Author: CollegeAveStaffBy Jaime Pritchard
Q: Where did you grow up?
Kayla: I lived in Meadowlake, Washington.Â I barrel-raced a little bit but I wasnâ€™t heavily involved in rodeo.Â I did the FFA thing where I showed livestock and competed in public speaking competitions. I came here for the equine science program, became a member of the rodeo team my freshman year and have been a member ever since.
Q: Why did you choose Colorado State University?
Kayla: I really like Colorado. I like the fact that if I wanted to barrel race and rodeo, I can go somewhere three or four nights a week, on the weekends â€“all within a relatively close area.
Q: When did you start doing barrel racing?
Kayla: I started barrel racing when I was probably 10 years old. It was more of a weekend thing, nothing really serious. I didnâ€™t really start going to â€œthe rodeosâ€ until my freshman year here at CSU.
Q: Why did you decide to compete in rodeo in college?
Kayla: College rodeo is kind of a stepping-stone to the pro ranks.Â A lot of the top girls in our region we know can go to the pro rodeos and be competitive.Â It was everything people said [it would be] and more.
Q: Is one of your goals to go pro?
Kayla: Eventually, I would love to be able to have a pro-caliber horse to be able to do that. I have two horses right now that I think, when they are finished, will be cool. Iâ€™m just stepping back and getting my young ones ready to hopefully [compete in] college rodeo next year.
Q: When you are saying you are getting a horse ready, what does that mean?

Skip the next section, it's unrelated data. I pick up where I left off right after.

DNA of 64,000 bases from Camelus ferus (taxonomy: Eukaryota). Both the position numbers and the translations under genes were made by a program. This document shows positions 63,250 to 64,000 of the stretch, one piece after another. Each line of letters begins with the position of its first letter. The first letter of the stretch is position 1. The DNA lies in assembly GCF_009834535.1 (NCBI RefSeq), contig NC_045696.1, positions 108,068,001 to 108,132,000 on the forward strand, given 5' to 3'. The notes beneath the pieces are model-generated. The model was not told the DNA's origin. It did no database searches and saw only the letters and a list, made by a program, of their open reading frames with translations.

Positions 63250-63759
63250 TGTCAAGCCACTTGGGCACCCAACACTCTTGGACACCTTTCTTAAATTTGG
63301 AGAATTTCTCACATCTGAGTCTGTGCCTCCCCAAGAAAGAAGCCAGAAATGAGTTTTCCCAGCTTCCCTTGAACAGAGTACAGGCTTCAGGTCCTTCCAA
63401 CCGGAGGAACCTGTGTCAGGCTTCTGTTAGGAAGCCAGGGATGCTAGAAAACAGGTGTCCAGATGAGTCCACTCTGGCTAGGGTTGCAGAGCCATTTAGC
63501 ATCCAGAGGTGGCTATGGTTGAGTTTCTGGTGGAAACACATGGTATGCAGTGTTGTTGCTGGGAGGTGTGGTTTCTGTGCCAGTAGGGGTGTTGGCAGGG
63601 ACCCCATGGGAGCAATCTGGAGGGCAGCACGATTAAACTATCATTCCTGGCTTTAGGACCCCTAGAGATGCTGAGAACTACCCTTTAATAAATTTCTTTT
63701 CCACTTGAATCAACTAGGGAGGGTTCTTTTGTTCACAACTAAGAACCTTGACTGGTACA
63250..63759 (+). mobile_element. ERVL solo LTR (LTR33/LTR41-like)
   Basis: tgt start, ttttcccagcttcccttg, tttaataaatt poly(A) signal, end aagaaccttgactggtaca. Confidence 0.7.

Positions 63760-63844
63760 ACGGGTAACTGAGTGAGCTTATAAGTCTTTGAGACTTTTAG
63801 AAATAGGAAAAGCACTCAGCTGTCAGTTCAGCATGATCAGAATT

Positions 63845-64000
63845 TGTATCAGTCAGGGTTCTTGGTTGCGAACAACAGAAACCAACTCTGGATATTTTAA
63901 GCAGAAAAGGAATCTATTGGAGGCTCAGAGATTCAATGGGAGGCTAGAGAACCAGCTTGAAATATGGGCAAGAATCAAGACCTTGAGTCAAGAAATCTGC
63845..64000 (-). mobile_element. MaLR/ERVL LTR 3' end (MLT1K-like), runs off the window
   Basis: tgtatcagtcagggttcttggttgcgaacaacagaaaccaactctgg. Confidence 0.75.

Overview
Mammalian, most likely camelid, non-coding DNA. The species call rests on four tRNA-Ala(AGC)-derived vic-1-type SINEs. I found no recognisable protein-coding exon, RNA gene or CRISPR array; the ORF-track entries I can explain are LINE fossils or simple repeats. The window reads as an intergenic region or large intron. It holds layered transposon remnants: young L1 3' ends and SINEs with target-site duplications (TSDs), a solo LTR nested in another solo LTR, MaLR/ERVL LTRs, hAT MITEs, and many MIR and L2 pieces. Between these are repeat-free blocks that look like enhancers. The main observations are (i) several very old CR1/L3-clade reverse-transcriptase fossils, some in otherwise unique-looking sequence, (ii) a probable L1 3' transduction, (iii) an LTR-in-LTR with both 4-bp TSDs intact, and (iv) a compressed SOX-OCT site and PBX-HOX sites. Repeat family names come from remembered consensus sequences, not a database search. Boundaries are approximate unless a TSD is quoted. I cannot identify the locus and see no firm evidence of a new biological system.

Kayla: [For] barrel horses in particular, you are training them to run as fast as they can, then hit the brakes, turn around a barrel, and then run as fast as they can again. Itâ€™s a really time-consuming process to get one ready to go and be able to do that competitively. I guess just getting my young ones ready by hauling them different places so they get used to the sights.Â When you go to the rodeos, thereâ€™s music playing and people in the crowds; thereâ€™s cattle, thereâ€™s bulls and itâ€™s kind of hectic for horses.
Q: So when you graduate, what do you want to do next?
Kayla: I donâ€™t really know; like I said before I love to be able to do pro rodeo and have that be my living. I would like to do something within [the equine/animal science industry] regarding sales or something along those lines.Â I even thought about breeding barrel horses or show cattle or something like that but Iâ€™m not sure yet.
Q: How do you balance competition and school?
Kayla: Itâ€™s really hard to do. I didnâ€™t college rodeo this year because I didnâ€™t have a horse and you only have four years of eligibility, so I didnâ€™t what to waste one. You have to make sure that you really stay on top of your schoolwork during the week because even if you say youâ€™re going to go to the rodeo and study, it doesnâ€™t happen.
Q: What advice would you give to someone who wants to get into rodeo?
Kayla: Just come try it out.Â It is intimidating because, if you know how to do it, itâ€™s easy to make it look simple, but itâ€™s not.Â Starting can be intimidating.Â Try roping a dummy, come to practices, learn how to ride and get a horse.Â If you work hard enough, you can go from never being on a horse to placing in the top ten at a college rodeo event. Just come, show your face, get to know people and try to figure it out.